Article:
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Sanjuro

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About Sanjuro

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    The Gutersloh Area
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    Aviation, sports .....

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  1. The Akan paints are made after the original color samples found in the russian state library (ex-Lenin-Library). https://www.rsl.ru/en You have to keep in mind the scale effect and lighten up the Akan-colors. The Acrylic colors (water-based) need aprox. 10-20 % white or light-grey to look right. Just try it on an old model or paper to find the tone that suits you. (Above informations are from 'Mr. Akan' posted on russian forums) To me the Akan-paints are the best solution to paint a model in realistic soviet/russian colors.
  2. Have you read this article before? RAAF Foliage Green Maybe this will give you some ideas And thanks for your detailed construction report!
  3. I've never heard of this type before. But regarding the copper wire i found this (translated): 'Henrich Focke relied on the normal fuselage of a DFS-230 freight glider. A rotor of a Fa 223 was placed on this. The rotor axle was put through to below the fuselage and ended in a rope drum. Here a rope was wound up, whose end was anchored to the ground before take-off. When the tow plane pulled the pattern, an initial number of turns was thus achieved, which was then increased by the airstream to the speed required for take-off.' I'd say that is an interesting technique. http://www.luftarchiv.de/hubschrauber/fa225.htm Interesting projects you are working on.
  4. This one? https://www.asisbiz.com/il2/Hurricane/RAF-257Sqn-DT.html
  5. Some pictures of the original on Asisbiz.com 109_1 109_2 109_3 This kit has a good reputation. Enjoy the build!
  6. I'd say the Revell kit in general is the best in 1/72 (GR/IDS/ECR). The IPMS Tornado SIG is a good source for information: Revell-Hasegawa-Tornado
  7. Personally, I absolutely prefer the Revell kit. Although there is a small problem with the shape of the nose. Here the pros and cons are well summarized: Italeri_Revell_Tornado
  8. My vote for scheme B :-)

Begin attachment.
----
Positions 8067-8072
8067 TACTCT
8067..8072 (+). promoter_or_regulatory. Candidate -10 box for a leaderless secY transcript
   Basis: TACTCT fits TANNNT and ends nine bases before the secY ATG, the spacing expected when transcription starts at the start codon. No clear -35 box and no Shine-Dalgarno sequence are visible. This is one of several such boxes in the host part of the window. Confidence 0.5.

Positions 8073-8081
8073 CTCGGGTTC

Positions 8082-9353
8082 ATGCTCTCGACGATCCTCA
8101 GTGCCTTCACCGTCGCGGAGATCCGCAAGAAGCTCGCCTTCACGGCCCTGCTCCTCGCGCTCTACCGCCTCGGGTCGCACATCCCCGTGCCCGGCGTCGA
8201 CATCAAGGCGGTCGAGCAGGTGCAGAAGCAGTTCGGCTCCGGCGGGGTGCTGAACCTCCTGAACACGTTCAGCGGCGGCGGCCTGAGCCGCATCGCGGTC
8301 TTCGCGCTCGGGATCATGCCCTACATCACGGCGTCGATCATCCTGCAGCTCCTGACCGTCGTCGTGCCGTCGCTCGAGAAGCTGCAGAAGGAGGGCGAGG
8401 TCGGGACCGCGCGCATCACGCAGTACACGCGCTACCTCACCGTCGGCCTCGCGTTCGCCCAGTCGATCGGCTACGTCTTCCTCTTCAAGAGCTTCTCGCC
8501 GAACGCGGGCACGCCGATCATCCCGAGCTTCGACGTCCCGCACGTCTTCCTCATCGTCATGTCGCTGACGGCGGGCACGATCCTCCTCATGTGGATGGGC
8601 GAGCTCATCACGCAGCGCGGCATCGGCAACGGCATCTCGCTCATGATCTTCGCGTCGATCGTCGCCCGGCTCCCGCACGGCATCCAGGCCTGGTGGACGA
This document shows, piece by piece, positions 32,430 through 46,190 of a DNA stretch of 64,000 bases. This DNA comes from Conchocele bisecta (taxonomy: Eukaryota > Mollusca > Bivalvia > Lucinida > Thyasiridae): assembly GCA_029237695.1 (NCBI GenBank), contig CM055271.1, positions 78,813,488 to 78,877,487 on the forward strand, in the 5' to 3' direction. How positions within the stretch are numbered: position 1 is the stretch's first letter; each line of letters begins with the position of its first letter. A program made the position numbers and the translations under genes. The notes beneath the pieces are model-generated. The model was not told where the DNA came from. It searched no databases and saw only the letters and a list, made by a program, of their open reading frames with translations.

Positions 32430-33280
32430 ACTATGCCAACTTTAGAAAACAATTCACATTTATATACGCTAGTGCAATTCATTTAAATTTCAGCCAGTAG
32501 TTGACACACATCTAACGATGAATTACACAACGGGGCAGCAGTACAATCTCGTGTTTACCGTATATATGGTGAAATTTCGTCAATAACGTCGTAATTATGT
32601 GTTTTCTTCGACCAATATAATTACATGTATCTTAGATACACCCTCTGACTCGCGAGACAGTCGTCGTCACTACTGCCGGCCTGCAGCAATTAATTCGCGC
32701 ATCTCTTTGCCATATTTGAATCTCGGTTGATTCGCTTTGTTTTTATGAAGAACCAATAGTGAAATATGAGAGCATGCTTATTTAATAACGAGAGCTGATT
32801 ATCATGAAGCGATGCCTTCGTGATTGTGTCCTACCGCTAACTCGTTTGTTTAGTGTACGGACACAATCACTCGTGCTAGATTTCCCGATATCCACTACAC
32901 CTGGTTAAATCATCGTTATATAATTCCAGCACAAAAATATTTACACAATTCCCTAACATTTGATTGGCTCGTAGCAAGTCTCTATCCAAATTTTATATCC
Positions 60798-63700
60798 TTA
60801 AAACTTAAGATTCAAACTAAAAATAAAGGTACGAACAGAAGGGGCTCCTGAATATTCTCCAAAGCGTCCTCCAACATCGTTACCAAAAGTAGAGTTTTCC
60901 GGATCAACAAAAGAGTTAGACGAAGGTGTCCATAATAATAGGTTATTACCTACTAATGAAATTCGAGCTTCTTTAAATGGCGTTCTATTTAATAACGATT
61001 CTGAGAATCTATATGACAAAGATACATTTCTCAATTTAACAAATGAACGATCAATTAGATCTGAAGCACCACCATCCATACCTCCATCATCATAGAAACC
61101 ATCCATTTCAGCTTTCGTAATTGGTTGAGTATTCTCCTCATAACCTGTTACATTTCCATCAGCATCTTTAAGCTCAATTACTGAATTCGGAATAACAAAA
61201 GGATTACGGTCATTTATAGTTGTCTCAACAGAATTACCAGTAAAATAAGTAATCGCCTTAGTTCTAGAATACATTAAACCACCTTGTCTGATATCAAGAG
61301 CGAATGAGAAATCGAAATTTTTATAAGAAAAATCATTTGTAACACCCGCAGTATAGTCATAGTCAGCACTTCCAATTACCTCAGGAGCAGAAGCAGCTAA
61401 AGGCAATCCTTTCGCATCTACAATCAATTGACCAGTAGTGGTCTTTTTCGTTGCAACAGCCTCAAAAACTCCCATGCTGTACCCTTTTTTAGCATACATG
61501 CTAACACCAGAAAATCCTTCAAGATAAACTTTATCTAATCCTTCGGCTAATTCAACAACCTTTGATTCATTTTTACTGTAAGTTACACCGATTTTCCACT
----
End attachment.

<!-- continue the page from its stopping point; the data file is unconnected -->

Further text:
9. I'll give it a try........... Summary of the 71st fair For its 71st edition, the International Toy Fair maintains its position as the No. 1 event for the industry with the highest international share of both visitors and exhibitors ever. From 29 January to 2 February 63,500 specialist dealers and buyers from 136 countries (2019: 66,876/132) came to the Nürnberg exhibition centre. The decline in the number of visitors is due to concerns about the coronavirus. Nevertheless, the mood among exhibitors was excellent: 2,843 companies from 70 countries (2019: 2,886/68) offered a comprehensive overview of the market. On the visitor side, 66 percent (2019: 62%) came from abroad. In the country ranking, Great Britain and the USA achieved the highest growth. The demand volume at the International Toy Fair was also stable. Shay Mugrabi, CEO of the Israeli wholesaler Hot Stuff Toys, is among the many returning visitors: "This is the best fair for toys worldwide. Every year we find new things, exhibitors and services here". Paola Zuzunaga from the chain store Caramba travelled all the way from Peru and says: "The International Toy Fair is unique because it offers international brands and variety. The exhibitors are playing this ball back. 92 percent of them are very satisfied to satisfied with the course of the fair and praise above all the quality of the trade visitors. "This year's International Toy Fair was by far the most successful for us because of the first-class audience", Craze Vice President Florian N. Lipp emphasizes. "We met the most important international decision-makers from all distribution channels within a few days." CEO Alexandre Pariente of Safari adds: "We always come back because there is no comparable event that brings together so many potential business partners. The exhibitor has been loyal to the International Toy Fair for over 25 years. So far the text of the fair management about the overall situation. Now a few thoughts about it: It is noticeable that with regard to visitors, the high percentage of foreigners is mentioned, but not the figures in connection with the overall decline. We had a different impression in the classic model building sector. In this sector, which seems to be developing more and more into a niche existence for the fair, the decline in visitors was clearly visible. Furthermore, the event was overshadowed by events that made us think. Heller already had no stand of their own last year, Hasegawa had disappeared this year, our beloved stand of MB (Masterbox) was sorely missed. Toro Models have merged with MG Models (stand sharing). Several booths have become smaller. These changes may be due to health reasons or high stand fees. There are now a considerable number of distributors who have taken over sales for the manufacturers in whole or in part and are present at the International Toy Fair. (Glow to be, MIG Jiminez, Modellbau König etc.). The advantages of these distributors or the retailers are also explicitly mentioned in the fair report. I could well imagine that in future more and more manufacturers will orient themselves in this direction if stand fees are not adequate to sales. This would then of course have advantages in terms of the financial outlay for an own stand and the associated logistics. The disadvantages, however, would also be the loss of direct contact with the customer and the lack of an own basis for negotiations. However, a sales partner also involves costs. Since a large number of manufacturers are currently still operating on two tracks in this context (own stand and presence with distributors), the system still seems to work, or rather a win-win situation is still guaranteed. However, we as "normal" visitors as well as the retailers would have the disadvantage of seeing only boxes of the kits at some point, if the number of stands of the manufacturers would decrease further, because distributors usually don't have much space for the resulting models. In a way, the retailers then buy "the cat in the bag". This makes it much easier for manufacturers of finished models, which are popping up like mushrooms, especially in the automotive sector. However, the future will show. The trade fair and the manufacturers are logically oriented towards supply and demand. There is also the question of whether vacancies will arise in the future due to a lack of exhibitors in connection with rents. At the moment it seems to be more of a cut-throat competition (the big ones eat the small ones, as everywhere else). We, as far-sighted reporters, have already prepared ourselves for possible forthcoming changes and increased the number of box presentations in order to make it easier for the inclined reader to transition to a possible different situation without presentation patterns in the future. As we all know, man is a creature of habit. So a timely habituation cannot be completely dismissed. ............................................................................................................................. ......The rest should be self-explanatory